Another moment was, I sometimes tell this to new organizers, there was a woman I met with, she was very taciturn, she was very Midwestern. I was trying to get her to open up and really talk to me, and I remember sitting at her kitchen table and she had one of those, if you’re from the Midwest you know this, she had one of those plastic table cloths that have pineapples on it, and I have looked at that table cloth my whole life. It was like sitting with my grandmother, people I knew in Iowa where you’re like, “You have the fluff salad and the little smokies in the crock pot.” It was like that.
And I remember thinking to myself, “How did I end up back here?” I was challenged by it, I almost I had the instinct to run away, it’s like I’m back with the same people. I meant to leave this and now I’m back here. And later I was thinking about it and I thought, “If my commitment is to organize people, then I absolutely should be with the pineapple tablecloth.” Because democracy should live here too and these are the people I should organize. So those were a couple of searing moments at the beginning that I think have anchored me.
George Goehl: They’ve clearly stuck with you. There were like five or six community organizing networks that were dominant for a long time. What was faith-based organizing as you were coming up? What did that mean?
Doran Schrantz: It really stems from the idea that there are mediating institutions in civic life, and mediating institutions really matter. So there are places where people have social capital, they gather they have civic life and churches are one of those places. They’re incredibly, especially 20, 30, 40 years ago, incredibly important institutions. Secondly, the idea was these institutions have people in them who are organic leaders in their communities. They’re leaders in the church and there are things that tie those people together that are values based. Most faith based organizing has been multi-faith the whole time, I mean, it’s never been explicitly Christian, although it’s a lot of Christian and in particular Catholic tradition, that faith-based organizing comes out of, but it was values-based and that’s been an incredibly powerful thing to tap and I actually think it was a precursor to a lot of what I would argue is very values-based organizing that’s happening now.
It’s like there is an ethics, there is a sense that we have to be better. And so whether you’re talking about the civil rights movement or the Black Lives Matter movement or you’re talking about the immigrants rights movement, all of those movements have something embedded in them that is about, there is a moral higher ground. And I think that is incredibly important, too actually fertile for constructing politics, especially in America, like to have a moral vision. We see manifestations of it now, like William Barber and the poor people’s campaign, they would definitely see themselves as secular and definitely not Christian, but a lot of the… you can move mentally it seem right now, it’s totally rooted in a moral vision and a demand that all of us live up to that moral vision and an urgency around it.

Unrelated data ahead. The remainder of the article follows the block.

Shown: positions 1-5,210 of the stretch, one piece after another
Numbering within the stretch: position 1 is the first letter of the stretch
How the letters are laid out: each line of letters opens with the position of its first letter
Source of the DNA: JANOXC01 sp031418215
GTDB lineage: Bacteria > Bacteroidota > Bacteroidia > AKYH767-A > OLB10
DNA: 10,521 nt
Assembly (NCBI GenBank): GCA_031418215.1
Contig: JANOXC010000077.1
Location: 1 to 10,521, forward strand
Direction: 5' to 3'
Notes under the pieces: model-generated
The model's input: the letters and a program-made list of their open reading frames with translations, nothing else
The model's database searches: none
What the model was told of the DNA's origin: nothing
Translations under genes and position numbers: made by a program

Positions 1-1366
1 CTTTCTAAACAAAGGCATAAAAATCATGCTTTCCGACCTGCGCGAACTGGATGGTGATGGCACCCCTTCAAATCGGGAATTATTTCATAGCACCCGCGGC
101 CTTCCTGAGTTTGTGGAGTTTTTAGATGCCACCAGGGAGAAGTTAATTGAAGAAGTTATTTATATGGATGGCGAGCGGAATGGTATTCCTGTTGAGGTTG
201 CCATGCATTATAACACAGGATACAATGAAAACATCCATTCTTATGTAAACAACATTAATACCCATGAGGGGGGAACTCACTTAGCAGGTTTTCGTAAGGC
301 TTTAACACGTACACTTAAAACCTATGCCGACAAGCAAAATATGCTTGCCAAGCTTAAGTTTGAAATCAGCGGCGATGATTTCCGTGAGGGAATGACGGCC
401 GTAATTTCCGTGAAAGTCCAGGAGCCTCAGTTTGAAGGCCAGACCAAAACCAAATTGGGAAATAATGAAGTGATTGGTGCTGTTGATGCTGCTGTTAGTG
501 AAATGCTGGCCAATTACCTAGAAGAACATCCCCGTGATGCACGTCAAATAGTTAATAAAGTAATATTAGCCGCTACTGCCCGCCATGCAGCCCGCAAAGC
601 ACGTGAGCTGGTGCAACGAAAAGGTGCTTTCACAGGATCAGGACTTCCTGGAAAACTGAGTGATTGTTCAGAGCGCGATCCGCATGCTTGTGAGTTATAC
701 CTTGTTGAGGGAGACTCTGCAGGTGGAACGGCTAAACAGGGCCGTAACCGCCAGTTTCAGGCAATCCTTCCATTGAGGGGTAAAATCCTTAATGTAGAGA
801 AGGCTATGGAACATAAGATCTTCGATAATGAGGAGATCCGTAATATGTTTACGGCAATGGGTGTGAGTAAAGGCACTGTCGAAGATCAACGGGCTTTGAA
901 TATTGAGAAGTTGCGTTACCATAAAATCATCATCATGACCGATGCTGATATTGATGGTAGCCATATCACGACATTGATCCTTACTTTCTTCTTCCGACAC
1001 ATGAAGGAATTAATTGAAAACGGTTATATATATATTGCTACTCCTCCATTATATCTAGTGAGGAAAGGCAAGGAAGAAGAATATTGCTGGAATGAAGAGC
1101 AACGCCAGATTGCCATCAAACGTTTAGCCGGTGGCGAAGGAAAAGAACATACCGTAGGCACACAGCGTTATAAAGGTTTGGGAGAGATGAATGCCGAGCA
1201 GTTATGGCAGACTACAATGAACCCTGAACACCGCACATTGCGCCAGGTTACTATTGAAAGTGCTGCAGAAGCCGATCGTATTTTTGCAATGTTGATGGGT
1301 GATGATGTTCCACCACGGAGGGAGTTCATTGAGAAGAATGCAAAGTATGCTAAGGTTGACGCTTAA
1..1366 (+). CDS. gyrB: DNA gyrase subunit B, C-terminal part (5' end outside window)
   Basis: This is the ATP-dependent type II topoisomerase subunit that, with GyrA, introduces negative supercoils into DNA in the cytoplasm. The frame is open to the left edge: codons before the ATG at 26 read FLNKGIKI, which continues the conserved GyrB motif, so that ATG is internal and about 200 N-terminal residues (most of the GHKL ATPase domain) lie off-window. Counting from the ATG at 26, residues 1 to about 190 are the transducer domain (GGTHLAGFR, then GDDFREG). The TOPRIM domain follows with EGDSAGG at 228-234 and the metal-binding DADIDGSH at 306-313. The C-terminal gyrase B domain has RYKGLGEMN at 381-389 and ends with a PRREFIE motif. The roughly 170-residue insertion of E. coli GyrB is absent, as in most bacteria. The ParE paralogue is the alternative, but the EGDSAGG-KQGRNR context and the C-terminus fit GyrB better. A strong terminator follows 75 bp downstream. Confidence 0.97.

In some ways, for all of the kind of stodginess of some of faith-based organizing from the past, there always was this thing you could tap into, that was a story, a deeper call, deeper sense of connection and a drive for a role urgent imperative. And I really appreciated that about faith based organizing. I personally did not grow up in an organized religion, we were kicked out of the Catholic church. I was baptized Catholic and then my parents were not allowed to come up to the alter in the town of Iowa at the Catholic church. So I mean, when I said this thing about being exiled, it literally started right there when I was in [inaudible 00:23:17].
George Goehl: Is that how you pin your one-on-one with a priest, is that story?
Doran Schrantz: I actually did have lots of explicit conversations with Catholic priests about that. A lot of what you’re doing when you’re organizing in the church-based context too, is like, “Let’s explore the contradiction between what the scripture say and our moral call and how we act and what we’re doing.” What are we doing? So yeah, I’ve had a lot of organizing conversations with clergy and religious leaders that are about agitating around the contradiction and wrestling with it and struggling with it. And also recognizing, you know what? It is hard to move an institution, which is also the thing I really loved about faith-based organizing. I mean, you don’t get to pick your people when you’re doing that, You have an institution that you have to move.
So it’s a little more like defined set or workplace organizing, you have to find leaders, you have to have a strategy, you have to have a power analysis, you have to like think really carefully about who your champions are, who you’re building a co-conspiracy with. And then really developing a set of leaders to not just run out and do an action, but develop a set of leaders to be like, “We are going to steward our path in this institution, we’re going to move all thousand of these people.” That is pretty sophisticated, it’s hard and fun, exhausting sometimes, but fun. And then the other thing that’s always been untapped potential faith-based, you can move a thousand people, you can move a town.